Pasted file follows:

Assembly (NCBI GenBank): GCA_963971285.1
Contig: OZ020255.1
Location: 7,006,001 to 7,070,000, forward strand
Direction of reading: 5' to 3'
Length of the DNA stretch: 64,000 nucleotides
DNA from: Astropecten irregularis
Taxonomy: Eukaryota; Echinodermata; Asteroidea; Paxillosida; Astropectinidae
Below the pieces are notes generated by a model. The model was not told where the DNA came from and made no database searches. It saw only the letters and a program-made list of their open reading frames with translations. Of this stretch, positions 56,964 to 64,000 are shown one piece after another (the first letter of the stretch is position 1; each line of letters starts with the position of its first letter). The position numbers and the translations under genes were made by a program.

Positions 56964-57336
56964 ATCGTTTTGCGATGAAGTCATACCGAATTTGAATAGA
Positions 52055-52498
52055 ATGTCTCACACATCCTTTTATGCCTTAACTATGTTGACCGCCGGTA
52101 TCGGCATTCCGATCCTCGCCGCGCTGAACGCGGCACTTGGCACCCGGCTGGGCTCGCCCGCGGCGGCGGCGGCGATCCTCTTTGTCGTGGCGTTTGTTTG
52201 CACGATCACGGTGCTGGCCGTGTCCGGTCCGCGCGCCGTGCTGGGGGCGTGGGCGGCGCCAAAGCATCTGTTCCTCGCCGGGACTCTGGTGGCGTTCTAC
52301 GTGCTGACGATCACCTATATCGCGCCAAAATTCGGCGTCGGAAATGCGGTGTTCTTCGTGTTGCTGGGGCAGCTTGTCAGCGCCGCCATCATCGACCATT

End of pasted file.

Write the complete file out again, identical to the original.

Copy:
Assembly (NCBI GenBank): GCA_963971285.1
Contig: OZ020255.1
Location: 7,006,001 to 7,070,000, forward strand
Direction of reading: 5' to 3'
Length of the DNA stretch: 64,000 nucleotides
DNA from: Astropecten irregularis
Taxonomy: Eukaryota; Echinodermata; Asteroidea; Paxillosida; Astropectinidae
Below the pieces are notes generated by a model. The model was not told where the DNA came from and made no database searches. It saw only the letters and a program-made list of their open reading frames with translations. Of this stretch, positions 56,964 to 64,000 are shown one piece after another (the first letter of the stretch is position 1; each line of letters starts with the position of its first letter). The position numbers and the translations under genes were made by a program.

Positions 56964-57336
56964 ATCGTTTTGCGATGAAGTCATACCGAATTTGAATAGA
Positions 52055-52498
52055 ATGTCTCACACATCCTTTTATGCCTTAACTATGTTGACCGCCGGTA
52101 TCGGCATTCCGATCCTCGCCGCGCTGAACGCGGCACTTGGCACCCGGCTGGGCTCGCCCGCGGCGGCGGCGGCGATCCTCTTTGTCGTGGCGTTTGTTTG
52201 CACGATCACGGTGCTGGCCGTGTCCGGTCCGCGCGCCGTGCTGGGGGCGTGGGCGGCGCCAAAGCATCTGTTCCTCGCCGGGACTCTGGTGGCGTTCTAC
52301 GTGCTGACGATCACCTATATCGCGCCAAAATTCGGCGTCGGAAATGCGGTGTTCTTCGTGTTGCTGGGGCAGCTTGTCAGCGCCGCCATCATCGACCATT